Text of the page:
Walking into the office of the Divisional Superintendant (DS) of Rawalpindi Division in early 2003, one could not but remark on the exhibit in the foyer. Here were a couple of those old paraffin oil Tilley flood lamps that lit up work sites on dark nights. Here was an old Neal’s Block Token Instrument, an imperative of every station master’s office; a telegraph key; and an old wind-up clock supplied by Gillett and Johnston of Croydon for the North Western Railway in 1912, and many more items. All the instruments were in working order.
Only weeks earlier, DS Ishfaq Khattak and his Divisional Transportation Manager Hameed Razi decided to begin this collection of railway memorabilia. It was thought that with most of this old equipment either being phased out or becoming unserviceable, it was liable to be lost forever. The operation began on a tiny scale within the limits of the Rawalpindi railway division with instructions to all station masters to turn in old and unused equipment. And this proved to be a most prescient move.
In June 2003, the DS’s office received a circular from railway headquarters in Lahore directing all ‘old items’ whether crockery, furniture, locomotives, coaches or other machinery, be collected and sold as scrap to raise funds for a railway that was fast on the decline because of lack of governmental interest. Recognising that there would be many an officer around the railway network more than precipitate in following this instruction, the pair from Rawalpindi began an operation that was unprecedented in the Byzantine history of Pakistani bureaucracy.
Without asking for funds or permissions that would have taken years to be granted, the duo expanded and hastened their efforts. They called friends and colleagues across Pakistan to send to Rawalpindi whatever equipment they could lay their hands on. Transportation, being by rail, was free and soon there gathered a collection too great to be housed in the foyer of the office. A proper museum building was needed.
Knowing well enough that it was impossible for money to be earmarked for a museum in those hard times, the DS and his DTM cast around. The railway station of Golra caught their fancy as suitable site. Just a few kilometres out of Rawalpindi on the main line leading to the frontier, this was another one of those way stations that no one cared for. It was a simple, chunky building with a trabeate roof and platforms on either side. On its west end was an extension with a pitched roof. Stuffed with old furniture and broken pieces of equipment, this room had been out of use for decades. When it was opened, the stench of guano from the hundreds of bats roosting in the crevices of its broken roof was overpowering.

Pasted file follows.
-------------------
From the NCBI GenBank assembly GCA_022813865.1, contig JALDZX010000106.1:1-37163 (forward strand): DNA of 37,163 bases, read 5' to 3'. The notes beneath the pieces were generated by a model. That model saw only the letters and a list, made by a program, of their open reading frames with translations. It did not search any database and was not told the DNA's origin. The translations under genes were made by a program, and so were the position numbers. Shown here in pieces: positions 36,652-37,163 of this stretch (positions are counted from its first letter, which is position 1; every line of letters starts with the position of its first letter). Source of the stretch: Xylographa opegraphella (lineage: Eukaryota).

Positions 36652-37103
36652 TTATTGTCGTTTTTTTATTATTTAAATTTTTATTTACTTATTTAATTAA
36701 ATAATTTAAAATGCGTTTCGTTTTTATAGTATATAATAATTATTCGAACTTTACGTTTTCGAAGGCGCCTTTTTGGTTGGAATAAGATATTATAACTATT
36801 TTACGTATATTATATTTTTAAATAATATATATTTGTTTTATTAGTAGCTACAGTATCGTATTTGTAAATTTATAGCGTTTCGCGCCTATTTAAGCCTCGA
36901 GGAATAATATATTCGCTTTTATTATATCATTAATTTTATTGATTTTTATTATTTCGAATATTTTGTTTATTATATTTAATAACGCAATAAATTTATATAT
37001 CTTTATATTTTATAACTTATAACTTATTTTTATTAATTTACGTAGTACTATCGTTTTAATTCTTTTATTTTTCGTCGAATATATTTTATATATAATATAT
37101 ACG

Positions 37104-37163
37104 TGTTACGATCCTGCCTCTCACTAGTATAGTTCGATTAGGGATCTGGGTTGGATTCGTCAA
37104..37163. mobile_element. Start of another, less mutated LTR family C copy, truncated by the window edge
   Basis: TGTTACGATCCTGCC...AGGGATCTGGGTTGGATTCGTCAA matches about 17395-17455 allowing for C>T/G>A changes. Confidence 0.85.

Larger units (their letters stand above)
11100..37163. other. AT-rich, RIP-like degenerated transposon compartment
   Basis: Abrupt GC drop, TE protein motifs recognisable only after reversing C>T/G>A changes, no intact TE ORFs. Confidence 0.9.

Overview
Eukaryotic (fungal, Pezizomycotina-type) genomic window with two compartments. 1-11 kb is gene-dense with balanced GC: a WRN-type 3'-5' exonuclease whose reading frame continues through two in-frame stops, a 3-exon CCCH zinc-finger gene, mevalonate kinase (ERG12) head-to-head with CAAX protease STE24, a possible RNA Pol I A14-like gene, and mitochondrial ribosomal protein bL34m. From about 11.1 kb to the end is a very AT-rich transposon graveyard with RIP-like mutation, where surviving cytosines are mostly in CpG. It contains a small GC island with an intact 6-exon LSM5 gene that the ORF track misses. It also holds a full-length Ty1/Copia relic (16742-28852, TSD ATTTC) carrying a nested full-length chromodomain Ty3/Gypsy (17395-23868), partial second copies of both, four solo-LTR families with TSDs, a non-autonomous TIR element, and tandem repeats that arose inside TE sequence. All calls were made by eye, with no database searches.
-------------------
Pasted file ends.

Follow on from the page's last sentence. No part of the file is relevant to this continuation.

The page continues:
Again no funds were sought, no obfuscating paperwork prepared. Only work was quietly taken in hand to rehabilitate this neglected building. Two weeks of a sand-blasting operation to remove the thick yellow wash revealed a structure of grey limestone raised in 1882. The extension was cleared of all the detritus of five decades and equipped with a new roof and ceiling. Since the entire operation was executed by experts from railway workshops in the division, no expenditure was involved and soon the building was as good as new.
Meanwhile, the effort of collecting memorabilia from across Pakistan paid. A sizeable collection of equipment, rolling stock, machinery and tableware was received from the remotest and most obscure places in the country. Grimy from years of neglect and disuse, every item was carefully restored to its original shape. Before the end of 2003, Golra railway station had become the Golra Railway Museum. Today it houses the most amazing and priceless collection of railway memorabilia. This is heritage retrieved from the brink of being auctioned as junk in 2003.
Labels: Book of Days 2012, Museum, Railway, Wheels of Empire
posted by Salman Rashid @ 11:29 AM,
At April 19, 2013 at 9:55 PM,
This is perhaps the only Railways thing that lives on in Pakistan till today. You know what has happened to the rest?
So sad. More so when other countries are thinking to revert back and improve their rail systems.